“Much Ado” and “The Tempest”
June 24, 2013
I love Shakespeare. Passion, emotion, verve, language. Oh, the language. I’ve read plays by other Elizabethan playwrights, and it becomes clear very quickly why we still read and study and perform and make movies of Shakespeare. He’s so much better than his contemporaries. It’s like watching the Green Lantern movie then going to see Captain America. You feel this profound relief that it’s not the genre that’s the problem. It’s, you know, the writing.
I especially love “concept” Shakespeare. Shakespeare done not in a classic Elizabethan style, but in wild settings with wild interpretations. Sometimes it goes very badly. (Don’t talk to me about the Macbeth I saw where they had drumming. Through the ENTIRE play.) I’ve seen The Comedy of Errors done as early 80’s punk, Hamlet as 1940’s minimalist, and A Midsummer’s Night Dream where the play-within-a-play was done as a kabuki parody that was so hilarious my gut hurt for a week from laughing so hard. I’ve seen Two Gentlemen of Verona twice — one version played it straight, the other played it as farce, and the different interpretations made them totally different plays. I love that about Shakespeare. It’s why I’ll always go see a Shakespeare play, no matter how many times I’ve already seen it.
I’ve been so looking forward to the new Much Ado About Nothing. And not just because of the opportunity of finally getting to see a Joss Whedon film where nobody gets suddenly impaled by anything. (Although there is that whole metaphorical speech about Cupid’s darts. Hmmm….) There’s already been one spectacularly beloved film version of Much Ado (I haven’t seen it in years, I should go do that soon), and I was fascinated by the possibilities, the black and white, the modern setting, all the actors who I’d never think of doing Shakespeare. Conclusion?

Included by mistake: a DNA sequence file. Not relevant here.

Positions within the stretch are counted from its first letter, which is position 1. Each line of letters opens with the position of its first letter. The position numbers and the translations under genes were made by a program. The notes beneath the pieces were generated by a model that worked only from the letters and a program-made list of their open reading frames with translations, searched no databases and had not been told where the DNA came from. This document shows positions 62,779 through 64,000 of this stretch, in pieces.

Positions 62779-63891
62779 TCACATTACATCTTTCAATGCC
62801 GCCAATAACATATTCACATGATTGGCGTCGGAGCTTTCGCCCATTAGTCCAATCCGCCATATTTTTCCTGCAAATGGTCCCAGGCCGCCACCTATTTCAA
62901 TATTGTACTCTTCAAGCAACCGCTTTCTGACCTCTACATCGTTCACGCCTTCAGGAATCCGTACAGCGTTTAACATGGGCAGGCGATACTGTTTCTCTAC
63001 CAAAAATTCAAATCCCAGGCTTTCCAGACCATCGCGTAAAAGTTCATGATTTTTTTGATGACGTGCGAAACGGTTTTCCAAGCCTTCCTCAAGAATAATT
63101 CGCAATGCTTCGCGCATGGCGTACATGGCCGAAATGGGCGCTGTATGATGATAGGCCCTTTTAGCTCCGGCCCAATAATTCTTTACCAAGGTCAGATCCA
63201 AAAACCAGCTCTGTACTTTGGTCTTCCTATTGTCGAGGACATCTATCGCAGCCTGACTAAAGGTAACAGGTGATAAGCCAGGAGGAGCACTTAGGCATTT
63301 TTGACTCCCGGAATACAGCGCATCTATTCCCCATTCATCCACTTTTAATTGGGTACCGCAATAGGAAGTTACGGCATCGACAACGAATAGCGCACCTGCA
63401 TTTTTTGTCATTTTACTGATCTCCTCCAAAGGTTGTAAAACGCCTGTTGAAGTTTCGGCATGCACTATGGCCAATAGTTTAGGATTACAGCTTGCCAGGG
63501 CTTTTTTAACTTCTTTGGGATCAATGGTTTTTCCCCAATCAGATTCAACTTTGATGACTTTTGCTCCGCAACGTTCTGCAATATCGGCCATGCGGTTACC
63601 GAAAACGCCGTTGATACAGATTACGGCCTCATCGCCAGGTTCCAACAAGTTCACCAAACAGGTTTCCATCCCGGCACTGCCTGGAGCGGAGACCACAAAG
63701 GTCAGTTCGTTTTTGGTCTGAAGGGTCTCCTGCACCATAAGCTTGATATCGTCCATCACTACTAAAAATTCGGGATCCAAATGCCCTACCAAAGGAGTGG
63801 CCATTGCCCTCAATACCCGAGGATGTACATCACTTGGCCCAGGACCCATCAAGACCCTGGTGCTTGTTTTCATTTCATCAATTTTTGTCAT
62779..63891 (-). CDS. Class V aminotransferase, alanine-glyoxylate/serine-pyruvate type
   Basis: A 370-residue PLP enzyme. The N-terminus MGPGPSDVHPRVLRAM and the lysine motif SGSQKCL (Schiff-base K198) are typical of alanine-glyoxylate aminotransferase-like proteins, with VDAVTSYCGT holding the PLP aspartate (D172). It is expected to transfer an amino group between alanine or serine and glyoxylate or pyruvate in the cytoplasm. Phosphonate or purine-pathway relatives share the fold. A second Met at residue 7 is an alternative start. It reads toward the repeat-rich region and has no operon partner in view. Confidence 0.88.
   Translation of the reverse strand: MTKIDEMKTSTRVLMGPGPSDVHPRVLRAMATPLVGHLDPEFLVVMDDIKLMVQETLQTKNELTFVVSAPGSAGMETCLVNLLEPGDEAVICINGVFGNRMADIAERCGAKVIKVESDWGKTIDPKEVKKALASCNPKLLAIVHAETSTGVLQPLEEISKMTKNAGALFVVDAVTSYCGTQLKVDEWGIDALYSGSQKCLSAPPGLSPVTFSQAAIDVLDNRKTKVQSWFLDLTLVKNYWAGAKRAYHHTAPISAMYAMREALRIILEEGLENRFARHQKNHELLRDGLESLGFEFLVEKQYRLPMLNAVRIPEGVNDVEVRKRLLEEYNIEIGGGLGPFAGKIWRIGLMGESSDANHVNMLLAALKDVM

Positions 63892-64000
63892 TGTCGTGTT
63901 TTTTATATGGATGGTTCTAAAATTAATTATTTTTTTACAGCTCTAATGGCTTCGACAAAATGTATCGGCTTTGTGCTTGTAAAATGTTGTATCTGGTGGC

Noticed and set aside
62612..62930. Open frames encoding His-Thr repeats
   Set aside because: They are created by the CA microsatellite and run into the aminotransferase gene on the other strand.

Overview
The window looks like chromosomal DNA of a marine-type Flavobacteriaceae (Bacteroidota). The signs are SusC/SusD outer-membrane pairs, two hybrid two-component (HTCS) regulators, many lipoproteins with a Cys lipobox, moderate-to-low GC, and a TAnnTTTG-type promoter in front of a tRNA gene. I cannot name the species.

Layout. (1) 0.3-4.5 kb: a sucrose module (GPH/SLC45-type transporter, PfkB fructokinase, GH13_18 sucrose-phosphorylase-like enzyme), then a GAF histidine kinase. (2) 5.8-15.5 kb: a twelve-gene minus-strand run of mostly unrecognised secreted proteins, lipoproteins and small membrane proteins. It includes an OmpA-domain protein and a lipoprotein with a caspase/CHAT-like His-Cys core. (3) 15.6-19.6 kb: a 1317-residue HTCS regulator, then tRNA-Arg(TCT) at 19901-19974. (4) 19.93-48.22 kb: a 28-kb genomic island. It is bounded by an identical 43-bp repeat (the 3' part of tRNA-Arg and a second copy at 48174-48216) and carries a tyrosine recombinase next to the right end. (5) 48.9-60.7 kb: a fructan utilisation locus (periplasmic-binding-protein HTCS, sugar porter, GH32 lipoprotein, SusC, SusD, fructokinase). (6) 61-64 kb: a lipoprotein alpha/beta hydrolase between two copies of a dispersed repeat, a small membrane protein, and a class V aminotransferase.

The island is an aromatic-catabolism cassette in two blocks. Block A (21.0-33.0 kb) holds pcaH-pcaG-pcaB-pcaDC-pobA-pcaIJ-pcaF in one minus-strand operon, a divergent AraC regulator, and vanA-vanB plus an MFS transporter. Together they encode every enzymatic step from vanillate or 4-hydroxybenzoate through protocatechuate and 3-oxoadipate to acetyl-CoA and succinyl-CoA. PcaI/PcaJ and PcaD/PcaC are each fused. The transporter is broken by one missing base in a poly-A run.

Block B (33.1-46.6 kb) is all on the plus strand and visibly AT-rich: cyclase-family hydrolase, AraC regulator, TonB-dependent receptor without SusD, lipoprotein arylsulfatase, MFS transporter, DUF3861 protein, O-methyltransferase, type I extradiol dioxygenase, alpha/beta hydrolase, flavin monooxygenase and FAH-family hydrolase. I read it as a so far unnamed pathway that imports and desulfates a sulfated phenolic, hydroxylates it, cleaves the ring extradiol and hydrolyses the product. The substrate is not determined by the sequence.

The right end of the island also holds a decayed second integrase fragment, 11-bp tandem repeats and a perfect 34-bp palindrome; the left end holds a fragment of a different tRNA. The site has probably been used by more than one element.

I liked it just fine. It wasn’t unabashedly joyous like the Branagh version. But it was awfully fun. The drunkest Shakespeare production I’ve ever seen. Every other scene, somebody was pouring a drink. Mostly, it was like seeing a bunch of familiar faces and friends get together to put on a show. I had somehow failed to notice beforehand that Sean Maher was in it, was pleasantly surprised when he showed up, and he was great. So was Fillion. It wasn’t until I got home and was working out how to interpret the modern setting — guns, cars, bodyguards with sunglasses — that I figured out that they were all mobsters. This was like a 1950’s mobster noir comedy. Or something.
Also this weekend I finally got to watch The Tempest that came out a few years ago, directed by Julie Taymor and starring Helen Mirren as “Prospera.” What a brilliant bit of casting, yes? Taymor directed Titus, which is without a doubt one of the best movie adaptations of Shakespeare of all time. The Tempest isn’t quite there. It’s beautiful, interesting, with a fabulous cast, but I don’t think it quite hit the mark. One thing it did do that I wasn’t expecting was offer a new interpretation of the ending. This is one of my favorites of Shakespeare, and the ending is almost always presented as a victory: Prospero has manipulated events to this point, has returned to power and brought his enemies low. He rejects his magic because he doesn’t need it anymore. In this version, Mirren’s Propsera is melancholy and grief stricken at the end. She says the line “every third thought shall be my grave,” and I realized — she’s already dying. She’s done all this because she doesn’t have time to wait anymore. She has to arrange her affairs, make sure her daughter Miranda is taken care of, get rid of her magic so no one else will use it, and she has to do it all before she dies. It’s a desperately sad reading of the play, and I think I really like it. I wonder if this reading would work with a male actor in the role. Despite its flaws, this film does something that good performances of Shakespeare should do — show us the plays in a new light, teach us something new about them.